Selling Sunscreens

Sunscreens, typically a lotion, spray, gel or other topical product, absorbs or reflects some of the sun's ultraviolet (UV) radiation on the skin exposed to sunlight. Sunscreen ingredients help to prevent sunburn and may reduce the chance of premature skin aging, skin cancer, and other harmful effects due to the sun.

Consequently, a product that includes the term “sunscreen” in its labeling or in any other way represents or suggests that it is intended to prevent, mitigate or treat the effects of solar radiation comes within the definition of a drug according to the the US Food and Drug Administration (FDA).

The regulatory requirements for drugs are more extensive than the requirements applicable to cosmetics. For example, the FD&C Act requires that drug manufacturers register every year with the FDA and update their lists of all manufactured drugs twice annually. Additionally, drugs must be manufactured in accordance with current Good Manufacturing Practice guidelines.

FDA Allowable UV Filters

There are two types of sunscreens: organic (or chemical) and inorganic (or physical) sunscreens. Organic sunscreens are usually aromatic molecules conjugated with carbonyl groups which allow the molecule to absorb high-energy, skin-damaging UV rays and release the energy as lower-energy harmless rays.

Inorganic sunscreens such as titanium dioxide and zinc oxide do not absorb but reflect UV rays. Micronized titanium dioxide and zinc oxide, however, also have the ability to absorb UV rays. Inorganic sunscreens reflect primarily UVB rays. However, the larger the particle size the more UVA protection is also achieved.

Sunscreen UV Protection Allowed Use Level USA (alone/combined)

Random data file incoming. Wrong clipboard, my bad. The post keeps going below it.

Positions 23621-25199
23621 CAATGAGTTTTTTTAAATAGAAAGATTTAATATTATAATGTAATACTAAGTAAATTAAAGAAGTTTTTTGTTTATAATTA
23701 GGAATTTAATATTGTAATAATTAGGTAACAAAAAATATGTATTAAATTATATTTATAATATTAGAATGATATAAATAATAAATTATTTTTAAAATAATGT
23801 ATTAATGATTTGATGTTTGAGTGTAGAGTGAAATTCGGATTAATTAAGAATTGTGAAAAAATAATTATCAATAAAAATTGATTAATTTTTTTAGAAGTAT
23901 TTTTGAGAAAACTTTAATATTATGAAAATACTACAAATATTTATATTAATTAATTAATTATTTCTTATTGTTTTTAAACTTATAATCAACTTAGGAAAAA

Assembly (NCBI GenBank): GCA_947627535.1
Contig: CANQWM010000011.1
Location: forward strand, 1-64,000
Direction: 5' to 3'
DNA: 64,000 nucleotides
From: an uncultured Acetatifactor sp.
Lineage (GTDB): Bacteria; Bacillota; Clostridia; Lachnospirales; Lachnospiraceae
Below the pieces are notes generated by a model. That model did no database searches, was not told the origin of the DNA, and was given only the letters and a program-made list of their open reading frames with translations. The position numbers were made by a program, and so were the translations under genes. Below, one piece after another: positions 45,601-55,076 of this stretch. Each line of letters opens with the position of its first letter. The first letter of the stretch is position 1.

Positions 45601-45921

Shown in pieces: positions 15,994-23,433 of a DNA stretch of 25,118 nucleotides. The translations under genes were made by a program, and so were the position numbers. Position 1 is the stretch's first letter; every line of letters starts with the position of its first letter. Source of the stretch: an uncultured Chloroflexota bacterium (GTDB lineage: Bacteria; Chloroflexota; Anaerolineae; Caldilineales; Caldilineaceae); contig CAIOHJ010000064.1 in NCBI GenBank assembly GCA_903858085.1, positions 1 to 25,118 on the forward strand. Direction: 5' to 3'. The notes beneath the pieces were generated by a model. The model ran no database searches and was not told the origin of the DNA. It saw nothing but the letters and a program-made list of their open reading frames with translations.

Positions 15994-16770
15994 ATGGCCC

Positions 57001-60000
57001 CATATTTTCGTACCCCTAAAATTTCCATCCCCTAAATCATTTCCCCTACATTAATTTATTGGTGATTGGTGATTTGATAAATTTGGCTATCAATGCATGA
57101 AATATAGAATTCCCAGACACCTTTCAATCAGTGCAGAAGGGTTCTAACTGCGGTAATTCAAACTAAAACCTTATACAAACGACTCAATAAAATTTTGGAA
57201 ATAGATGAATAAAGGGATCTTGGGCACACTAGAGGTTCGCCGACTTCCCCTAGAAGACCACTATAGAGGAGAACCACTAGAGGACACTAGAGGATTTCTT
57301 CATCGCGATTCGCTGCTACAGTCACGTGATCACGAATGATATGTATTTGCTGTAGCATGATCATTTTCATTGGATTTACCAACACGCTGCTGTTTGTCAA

p-Aminobenzoic acid UVB 15% / 5-15%
Padimate O UVB 8%
Phenylbenzimidazole sulfonic acid (Ensulizole) UVB 4% / 1-4%
Cinoxate UVB 3% / 1-3%
Dioxybenzone (benzophenone-8) UVB/UVA 3% / 3%
Oxybenzone (benzophenone-3) UVB/UVA 6% / 2-6%
Homosalate UVB 15% / 4-15%
Menthyl anthranilate UVA 5% / 3-5%
Octocrylene UVB 10% / 7-10%
Octyl methoxycinnamate UVB 10% / 2-7.5%
Octyl salicylate UVB 5% / 3-5%
Sulisobenzone (benzophenone-4) UVB/UVA 10% / 5-10%
Trolamine salicylate UVB 12%
Avobenzone UVB/UVA 3%
Ecamsule UVA 10%
Titanium dioxide UVB 25% / 2-25%
Zinc oxide UVB/UVA 25% / 2-25%

Checklist For Selling Sunscreen Products

  • Manufacturer has to be a registered drug establishment with the FDA and comply with cGMP regulations for drug manufacturing.

  • Labeling has to comply with labeling requirements for OTC drugs, including Drug Facts format labeling.

  • Final product has to be listed with the FDA's NDC database (National Drug Code Directory) by the manufacturer or the distributor.

  • Product has to have efficacy testing on the formula to show that it delivers the SPF that the label claims. Additional tests are warranted if you want to make broad spectrum protection claims. Typically, SPF testing is performed by a certified laboratory.

  • Safety testing to prove that the product is safe, usually a repeated insult patch test (RIPT) on humans volunteer subjects needs to be done.

  • Stability testing will have to be conducted, including periodic assays of the active ingredients, to show that the active ingredients don't deteriorate over time.